Product Pathways - Chromatin Regulation / Epigenetics
Acetyl-Histone H2B (Lys20) Antibody #2571
|2571S||100 µl (10 western blots)||---||In Stock||---|
|2571||carrier free and custom formulation / quantity||email request|
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|W||1:1000||Human, Mouse, Rat||Endogenous||14||Rabbit|
Species cross-reactivity is determined by western blot.
Applications Key: W=Western Blotting, IP=Immunoprecipitation, IHC-P=Immunohistochemistry (Paraffin), IF-IC=Immunofluorescence (Immunocytochemistry)
Specificity / Sensitivity
Acetyl-Histone H2B (Lys20) Antibody detects endogenous levels of histone H2B only when acetylated at lysine 20. The antibody does not cross-react with other acetylated histones.
Source / Purification
Polyclonal antibodies are produced by immunizing animals with a synthetic acetylated peptide corresponding to sequence surrounding Lys20 of human histone H2B. Antibodies are purified by protein A and peptide affinity chromatography.
Western blot analysis of extracts from various cell lines, untreated or TSA-treated (400 nM for 12 hours), using Acetyl-Histone H2B (Lys20) Antibody.
Immunohistochemical staining of paraffin-embedded human breast carcinoma, showing nuclear localization of histone H2B, using Acetyl-Histone H2B (Lys20) Antibody (left), or the same antibody preincubated with specific acetyl histone H2B peptide (right).
Confocal immunofluorescent analysis of HeLa cells, untreated (left) or treated with Trichostatin A (TSA) #9950 (1 μM for 24 hours; right) using Acetyl-Histone H2B (Lys20) Antibody (green). Actin filaments were labeled with DY-554 phalloidin (red).
The nucleosome, made up of four core histone proteins (H2A, H2B, H3, and H4), is the primary building block of chromatin. Originally thought to function as a static scaffold for DNA packaging, histones have now been shown to be dynamic proteins, undergoing multiple types of post-translational modifications, including acetylation, phosphorylation, methylation, and ubiquitination (1,2). The p300/CBP histone acetyltransferases acetylate multiple lysine residues in the amino terminal tail of histone H2B (Lys5, 12, 15, and 20) at gene promoters during transcriptional activation (1-3). Hyper-acetylation of the histone tails neutralizes the positive charge of these domains and is believed to weaken histone-DNA and nucleosome-nucleosome interactions, thereby destabilizing chromatin structure and increasing the access of DNA to various DNA-binding proteins (4,5). In addition, acetylation of specific lysine residues creates docking sites that facilitate recruitment of many transcription and chromatin regulatory proteins that contain a bromodomain, which binds to acetylated lysine residues (6). Histone H2B is mono-ubiquitinated at Lys120 during transcriptional activation by the RAD6 E2 protein in conjunction with the BRE1A/BRE1B E3 ligase (also known as RNF20/RNF40) (7). Mono-ubiquitinated histone H2B Lys120 is associated with the transcribed region of active genes and stimulates transcriptional elongation by facilitating FACT-dependent chromatin remodeling (7-9). In addition, it is essential for subsequent methylation of histone H3 Lys4 and Lys79, two additional histone modifications that regulate transcriptional initiation and elongation (10). In response to metabolic stress, AMPK is recruited to responsive genes and phosphorylates histone H2B at Lys36, both at promoters and in transcribed regions of genes, and may regulate transcriptional elongation (11). In response to multiple apoptotic stimuli, histone H2B is phosphorylated at Ser14 by the Mst1 kinase (12). Upon induction of apoptosis, Mst1 is cleaved and activated by caspase-3, leading to global phosphorylation of histone H2B during chromatin condensation. Interestingly, histone H2B is rapidly phosphorylated at irradiation-induced DNA damage foci in mouse embryonic fibroblasts (13). In this case, phosphorylation at Ser14 is rapid, depends on prior phosphorylation of H2AX Ser139, and occurs in the absence of apoptosis, suggesting that Ser14 phosphorylation may have distinct roles in DNA-damage repair and apoptosis.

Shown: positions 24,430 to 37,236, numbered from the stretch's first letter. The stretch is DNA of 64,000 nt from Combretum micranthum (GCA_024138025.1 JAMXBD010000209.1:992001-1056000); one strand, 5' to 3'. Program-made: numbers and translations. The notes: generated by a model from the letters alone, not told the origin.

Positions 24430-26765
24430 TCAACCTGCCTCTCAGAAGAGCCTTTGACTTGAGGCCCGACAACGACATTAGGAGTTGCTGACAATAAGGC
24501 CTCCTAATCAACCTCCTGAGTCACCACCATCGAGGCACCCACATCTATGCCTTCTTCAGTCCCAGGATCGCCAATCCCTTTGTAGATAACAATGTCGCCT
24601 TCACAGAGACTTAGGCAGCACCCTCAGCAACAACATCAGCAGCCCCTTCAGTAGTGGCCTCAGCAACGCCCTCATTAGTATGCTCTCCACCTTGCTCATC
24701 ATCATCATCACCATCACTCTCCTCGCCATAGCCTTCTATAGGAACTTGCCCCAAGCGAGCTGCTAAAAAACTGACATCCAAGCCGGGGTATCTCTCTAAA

- Peterson, C.L. and Laniel, M.A. (2004) Curr Biol 14, R546-51.
- Jaskelioff, M. and Peterson, C.L. (2003) Nat Cell Biol 5, 395-9.
- Roth, S.Y. et al. (2001) Annu Rev Biochem 70, 81-120.
- Workman, J.L. and Kingston, R.E. (1998) Annu Rev Biochem 67, 545-79.
- Hansen, J.C. et al. (1998) Biochemistry 37, 17637-41.
- Yang, X.J. (2004) Bioessays 26, 1076-87.
- Kim, J. et al. (2009) Cell 137, 459-71.
- Minsky, N. et al. (2008) Nat Cell Biol 10, 483-8.
- Pavri, R. et al. (2006) Cell 125, 703-17.
- Shilatifard, A. (2006) Annu Rev Biochem 75, 243-69.
- Bungard, D. et al. (2010) Science 329, 1201-5.
- Cheung, W.L. et al. (2003) Cell 113, 507-17.
- Fernandez-Capetillo, O. et al. (2004) J Exp Med 199, 1671-7.
- Parsons, X. H. et al. (2003) Proc. Nat. Acad. Sci. USA 100, 1609-1614. Applications: Western Blotting.
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